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Graphene nanoribbon as a negative differential resistance device
KTH, School of Biotechnology (BIO), Theoretical Chemistry.
KTH, School of Biotechnology (BIO), Theoretical Chemistry.ORCID iD: 0000-0003-0007-0394
2009 (English)In: Applied Physics Letters, ISSN 0003-6951, E-ISSN 1077-3118, Vol. 94, no 17, 173110- p.Article in journal (Refereed) Published
Abstract [en]

We present a theoretical study on electronic structure and elastic transport properties of armchair graphene nanoribbon based junctions by using density functional theory calculations and nonequilibrium Green's function technique. The I-V characteristics of various junctions are examined, which all exhibit robust negative differential resistance (NDR) phenomena. It is found that such NDR behaviors originate from the interaction between the narrow density of states of the doped leads and the discrete states in the scattering region.

Place, publisher, year, edition, pages
2009. Vol. 94, no 17, 173110- p.
Keyword [en]
density functional theory; electronic density of states; graphene; Green's function methods; impurity states; nanocontacts; nanoelectronics; negative resistance devices; nitrogen; semiconductor devices; semiconductor materials
URN: urn:nbn:se:kth:diva-13055DOI: 10.1063/1.3126451ISI: 000265738700069ScopusID: 2-s2.0-65449166838OAI: diva2:320454
QC20100525Available from: 2010-05-25 Created: 2010-05-25 Last updated: 2011-03-23Bibliographically approved
In thesis
1. First principles simulations of electron transport at the molecule-solid interface
Open this publication in new window or tab >>First principles simulations of electron transport at the molecule-solid interface
2010 (English)Doctoral thesis, comprehensive summary (Other academic)
Abstract [en]

In this thesis I concentrate on the description of electron transport properties of microscopic objects, including molecular junctions and nano junctions, in particular, inelastic electron tunneling in surface-adsorbate systems are examined with more contemplations. Boosted by the rapid advance in experimental techniques at the microscopic scale, various electric experiments and measurements sprung up in the last decade. Electric devices, such as transistors, switches, wires, etc. are expected to be integrated into circuit and performing like traditional semiconductor integrated circuit (IC). On the other hand, detailed information about transport properties also provides new physical observable quantities to characterize the systems. For molecular electronics, which is in the state of growing up, its further applications demands more thorough understanding of the underlying mechanism, for instance, the effects of molecular configuration and conformation, inter- or intra-molecular interactions, molecular-substrate interactions, and so on. Inelastic electron tunneling spectroscopy (IETS), which reflects vibration features of the system, is also a finger print property, and can thus be employed to afford the responsibility of single molecular identification with the help of other experimental techniques and theoretical simulations.There are two parts of work presented in this thesis, the first one is devoted to the calculation of electron transport properties of molecular or nano junctions: we have designed a negative differential resistance (NDR) device based on graphene nanoribbons (GNRs), where the latter is a star material in scientific committee since its birth;The transport properties of DNA base-pair junctions are also examined by theoretical calculation, relevant experimental results on DNA sequencing have been explained and detailed issues are suggested.The second part focused on the simulation of scanning tunneling microscope mediated IETS (STM-IETS). We have implemented a numerical scheme to calculate the inelastic tunneling intensity based on Tersoff-Hamann approximation and finite difference method, benchmark results agree well with experimental and previous theoretical ones; Two applications of single molecular chemical identification are also presented following benchmarking.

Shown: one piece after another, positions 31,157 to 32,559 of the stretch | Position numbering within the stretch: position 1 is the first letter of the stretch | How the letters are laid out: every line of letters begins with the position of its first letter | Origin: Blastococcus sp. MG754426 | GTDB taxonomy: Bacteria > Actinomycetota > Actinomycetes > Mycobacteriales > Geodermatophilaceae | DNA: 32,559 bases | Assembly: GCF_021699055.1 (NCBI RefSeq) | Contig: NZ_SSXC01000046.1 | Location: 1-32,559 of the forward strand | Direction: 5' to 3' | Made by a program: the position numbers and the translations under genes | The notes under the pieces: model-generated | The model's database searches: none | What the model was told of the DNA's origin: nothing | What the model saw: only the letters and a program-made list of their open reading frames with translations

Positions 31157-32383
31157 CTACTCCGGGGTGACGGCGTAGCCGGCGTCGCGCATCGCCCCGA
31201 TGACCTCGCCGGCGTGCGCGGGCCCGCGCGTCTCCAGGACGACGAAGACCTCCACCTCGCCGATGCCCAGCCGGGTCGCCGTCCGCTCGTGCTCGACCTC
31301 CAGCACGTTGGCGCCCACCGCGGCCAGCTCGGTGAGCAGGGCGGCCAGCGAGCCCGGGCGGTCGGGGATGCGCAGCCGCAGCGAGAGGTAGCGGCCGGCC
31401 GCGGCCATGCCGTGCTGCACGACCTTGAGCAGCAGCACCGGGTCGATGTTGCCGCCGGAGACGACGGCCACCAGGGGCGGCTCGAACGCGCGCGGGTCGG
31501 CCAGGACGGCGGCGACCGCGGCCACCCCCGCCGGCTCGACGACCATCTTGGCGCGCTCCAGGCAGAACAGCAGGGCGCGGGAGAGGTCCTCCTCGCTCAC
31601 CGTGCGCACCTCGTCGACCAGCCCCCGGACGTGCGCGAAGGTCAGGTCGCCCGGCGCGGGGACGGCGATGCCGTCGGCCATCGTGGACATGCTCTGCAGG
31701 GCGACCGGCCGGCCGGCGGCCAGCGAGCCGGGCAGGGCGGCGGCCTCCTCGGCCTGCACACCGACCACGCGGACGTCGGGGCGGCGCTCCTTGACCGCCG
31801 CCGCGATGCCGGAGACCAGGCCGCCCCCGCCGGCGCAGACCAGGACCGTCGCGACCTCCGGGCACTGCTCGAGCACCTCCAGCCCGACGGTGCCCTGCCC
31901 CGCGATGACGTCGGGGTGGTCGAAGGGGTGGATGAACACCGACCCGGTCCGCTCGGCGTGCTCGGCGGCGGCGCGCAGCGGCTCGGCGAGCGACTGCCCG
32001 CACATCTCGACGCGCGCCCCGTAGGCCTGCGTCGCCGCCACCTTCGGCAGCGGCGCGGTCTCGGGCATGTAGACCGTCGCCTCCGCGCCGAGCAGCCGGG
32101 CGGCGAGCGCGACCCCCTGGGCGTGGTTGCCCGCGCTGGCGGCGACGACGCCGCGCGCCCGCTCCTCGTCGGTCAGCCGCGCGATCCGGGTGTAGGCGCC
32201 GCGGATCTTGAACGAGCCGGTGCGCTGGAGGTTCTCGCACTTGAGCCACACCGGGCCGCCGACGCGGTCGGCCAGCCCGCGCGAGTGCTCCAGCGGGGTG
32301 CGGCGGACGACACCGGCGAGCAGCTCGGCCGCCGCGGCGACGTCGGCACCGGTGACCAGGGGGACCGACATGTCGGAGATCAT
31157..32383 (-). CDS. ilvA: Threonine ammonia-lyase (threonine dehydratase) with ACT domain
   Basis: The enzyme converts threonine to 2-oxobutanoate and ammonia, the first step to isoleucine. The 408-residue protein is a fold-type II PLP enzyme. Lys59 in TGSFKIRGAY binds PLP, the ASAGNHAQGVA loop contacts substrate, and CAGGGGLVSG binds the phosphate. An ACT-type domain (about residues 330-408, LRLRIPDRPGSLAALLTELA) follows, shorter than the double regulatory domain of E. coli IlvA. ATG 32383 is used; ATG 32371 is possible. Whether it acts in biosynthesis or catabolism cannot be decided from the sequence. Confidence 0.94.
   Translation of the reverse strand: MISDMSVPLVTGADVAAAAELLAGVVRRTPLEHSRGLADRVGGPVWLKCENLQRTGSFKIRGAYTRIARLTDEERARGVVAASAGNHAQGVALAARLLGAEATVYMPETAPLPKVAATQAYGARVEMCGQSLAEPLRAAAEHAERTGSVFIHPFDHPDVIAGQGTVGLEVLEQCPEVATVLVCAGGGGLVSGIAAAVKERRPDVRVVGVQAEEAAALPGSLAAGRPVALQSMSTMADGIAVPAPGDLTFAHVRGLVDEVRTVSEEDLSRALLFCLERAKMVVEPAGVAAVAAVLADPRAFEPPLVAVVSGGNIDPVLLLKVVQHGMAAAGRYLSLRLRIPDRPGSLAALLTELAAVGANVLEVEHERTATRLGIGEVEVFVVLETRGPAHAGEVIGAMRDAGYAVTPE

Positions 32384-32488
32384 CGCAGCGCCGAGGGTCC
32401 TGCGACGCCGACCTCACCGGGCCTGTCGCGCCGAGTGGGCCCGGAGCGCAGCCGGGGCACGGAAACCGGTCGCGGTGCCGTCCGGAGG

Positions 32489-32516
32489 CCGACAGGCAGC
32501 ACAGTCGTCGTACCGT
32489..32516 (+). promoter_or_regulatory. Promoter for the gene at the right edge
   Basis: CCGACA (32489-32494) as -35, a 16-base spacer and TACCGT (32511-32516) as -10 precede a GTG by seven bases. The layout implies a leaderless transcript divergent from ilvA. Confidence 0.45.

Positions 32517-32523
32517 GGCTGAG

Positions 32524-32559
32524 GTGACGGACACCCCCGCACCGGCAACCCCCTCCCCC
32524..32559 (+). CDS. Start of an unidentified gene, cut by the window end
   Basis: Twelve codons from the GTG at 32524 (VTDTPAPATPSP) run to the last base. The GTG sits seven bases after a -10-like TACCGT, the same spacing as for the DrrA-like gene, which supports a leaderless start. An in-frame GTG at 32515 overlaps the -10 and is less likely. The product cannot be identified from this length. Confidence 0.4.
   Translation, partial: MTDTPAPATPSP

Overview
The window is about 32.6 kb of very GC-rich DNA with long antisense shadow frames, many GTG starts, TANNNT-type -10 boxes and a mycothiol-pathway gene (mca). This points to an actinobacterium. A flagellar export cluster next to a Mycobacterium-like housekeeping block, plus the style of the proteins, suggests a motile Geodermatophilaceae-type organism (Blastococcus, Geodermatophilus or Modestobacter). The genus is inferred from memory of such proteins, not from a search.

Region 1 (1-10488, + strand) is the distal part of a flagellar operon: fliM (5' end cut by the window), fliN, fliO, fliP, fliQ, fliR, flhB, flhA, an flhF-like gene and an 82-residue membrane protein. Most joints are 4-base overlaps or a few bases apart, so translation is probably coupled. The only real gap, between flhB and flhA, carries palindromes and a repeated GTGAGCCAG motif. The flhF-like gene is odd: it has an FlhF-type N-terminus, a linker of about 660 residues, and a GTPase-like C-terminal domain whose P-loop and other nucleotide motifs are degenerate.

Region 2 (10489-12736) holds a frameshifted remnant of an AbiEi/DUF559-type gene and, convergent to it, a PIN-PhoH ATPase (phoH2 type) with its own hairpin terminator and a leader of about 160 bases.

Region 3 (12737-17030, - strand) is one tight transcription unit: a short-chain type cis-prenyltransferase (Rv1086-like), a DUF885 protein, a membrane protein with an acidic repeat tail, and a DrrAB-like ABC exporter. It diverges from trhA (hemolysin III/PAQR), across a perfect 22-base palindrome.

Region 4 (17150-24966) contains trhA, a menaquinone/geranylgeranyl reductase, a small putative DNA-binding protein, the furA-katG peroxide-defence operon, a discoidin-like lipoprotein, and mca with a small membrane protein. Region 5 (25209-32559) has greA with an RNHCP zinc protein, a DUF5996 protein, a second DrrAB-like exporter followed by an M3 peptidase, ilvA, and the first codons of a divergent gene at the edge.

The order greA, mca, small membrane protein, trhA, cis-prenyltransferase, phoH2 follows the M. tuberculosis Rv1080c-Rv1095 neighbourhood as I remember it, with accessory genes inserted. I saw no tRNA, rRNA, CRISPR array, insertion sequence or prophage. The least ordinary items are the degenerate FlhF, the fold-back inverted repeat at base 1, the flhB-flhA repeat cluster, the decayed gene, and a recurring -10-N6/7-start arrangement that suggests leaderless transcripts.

Place, publisher, year, edition, pages
Stockholm: KTH, 2010. xii, 70 p.
Trita-BIO-Report, ISSN 1654-2312 ; 2010:8
first principles, electron transport, solid surface, inelastic electron tunneling
National Category
Theoretical Chemistry
urn:nbn:se:kth:diva-12870 (URN)978-91-7415-629-4 (ISBN)
Public defence
2010-06-10, FB54, Roslagstullsbacken 21, Albanova University Center, Stockholm, 10:00 (English)
QC20100630Available from: 2010-05-25 Created: 2010-05-18 Last updated: 2012-03-27Bibliographically approved

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